Radio Ink: Where does radio stand, compared to SiriusXM, when it comes to auto manufacturers?
Sasso: I’m not sure SiriusXM is radio’s biggest concern. Afterall, SiriusXM has been trying to unseat radio for two decades and AM/FM still remains dominant. Every new audio or video entertainment technology is looking to unseat the established medium, but ultimately the pie just gets divided further. When it comes to auto manufacturers, prime placement in the dashboard will be left up to the consumer. No two iPhone home screens are alike. Even if we have the exact same apps, mine are going to be sorted differently than yours. That’s how the dash is developing. If broadcasters of yesteryear thought presets were an evil invention, wait until drivers can determine where the AM/FM radio app sits on their dashboard.

Once again, it comes down to content and if radio continues to give future car owners a reason to be on their dash, we’ll have our place. I don’t think audio is our biggest threat in the future vehicle. Autonomous vehicles are the real threat. Once the bugs in that technology are worked out and self-driving cars are verified safer than human drivers, the humans (now former drivers) will begin consuming visual content (i.e., YouTube, Netflix, Facebook, Reddit, etc.) and in-car entertainment will experience a new level of fractioning.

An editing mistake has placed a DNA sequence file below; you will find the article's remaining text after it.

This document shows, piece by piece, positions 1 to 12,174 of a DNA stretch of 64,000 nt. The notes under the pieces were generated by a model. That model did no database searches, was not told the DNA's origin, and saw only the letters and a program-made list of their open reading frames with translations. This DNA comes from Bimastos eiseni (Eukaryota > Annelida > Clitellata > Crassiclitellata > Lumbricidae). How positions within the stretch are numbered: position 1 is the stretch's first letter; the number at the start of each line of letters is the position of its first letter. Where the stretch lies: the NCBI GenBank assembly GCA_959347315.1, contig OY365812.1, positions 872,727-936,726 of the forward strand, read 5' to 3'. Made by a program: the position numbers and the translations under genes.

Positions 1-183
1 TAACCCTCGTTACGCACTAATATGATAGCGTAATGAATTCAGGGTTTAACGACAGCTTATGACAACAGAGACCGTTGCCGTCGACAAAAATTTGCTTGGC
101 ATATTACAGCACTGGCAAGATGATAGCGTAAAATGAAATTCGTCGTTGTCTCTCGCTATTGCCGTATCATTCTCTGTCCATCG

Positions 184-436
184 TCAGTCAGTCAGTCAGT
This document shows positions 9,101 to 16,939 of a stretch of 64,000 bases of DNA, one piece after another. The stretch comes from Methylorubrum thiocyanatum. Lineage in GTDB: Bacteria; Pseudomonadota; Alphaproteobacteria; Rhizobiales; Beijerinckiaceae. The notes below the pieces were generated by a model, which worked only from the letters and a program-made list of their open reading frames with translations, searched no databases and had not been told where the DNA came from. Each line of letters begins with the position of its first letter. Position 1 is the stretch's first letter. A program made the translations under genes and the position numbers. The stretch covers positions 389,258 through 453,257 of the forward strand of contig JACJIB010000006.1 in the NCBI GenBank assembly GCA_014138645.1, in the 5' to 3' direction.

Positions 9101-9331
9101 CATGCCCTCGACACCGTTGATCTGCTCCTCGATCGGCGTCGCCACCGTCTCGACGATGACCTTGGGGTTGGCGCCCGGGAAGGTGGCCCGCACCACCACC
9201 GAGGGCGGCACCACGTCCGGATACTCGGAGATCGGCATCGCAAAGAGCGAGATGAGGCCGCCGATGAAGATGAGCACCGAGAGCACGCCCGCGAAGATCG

Radio Ink: As you flew back home, what were your thoughts on the entire experience?Sasso: I was happy I had chosen to attend the conference and sheepishly admit that the lighter attendance and fewer vendors made the experience much more enjoyable. In 2020, it took 30 minutes for an Uber to arrive and another 45 minutes to go 3 miles from hotel to the convention center. At the convention center it was a sea of people and a battle just to get near a popular exhibit booth. This year, Uber rides were immediately available, long trips took 15 minutes and the convention center was navigable. There was time and room to take in some of the lesser-known vendors and I left with the feeling that I had taken in a good portion of the show and that made for a much better experience.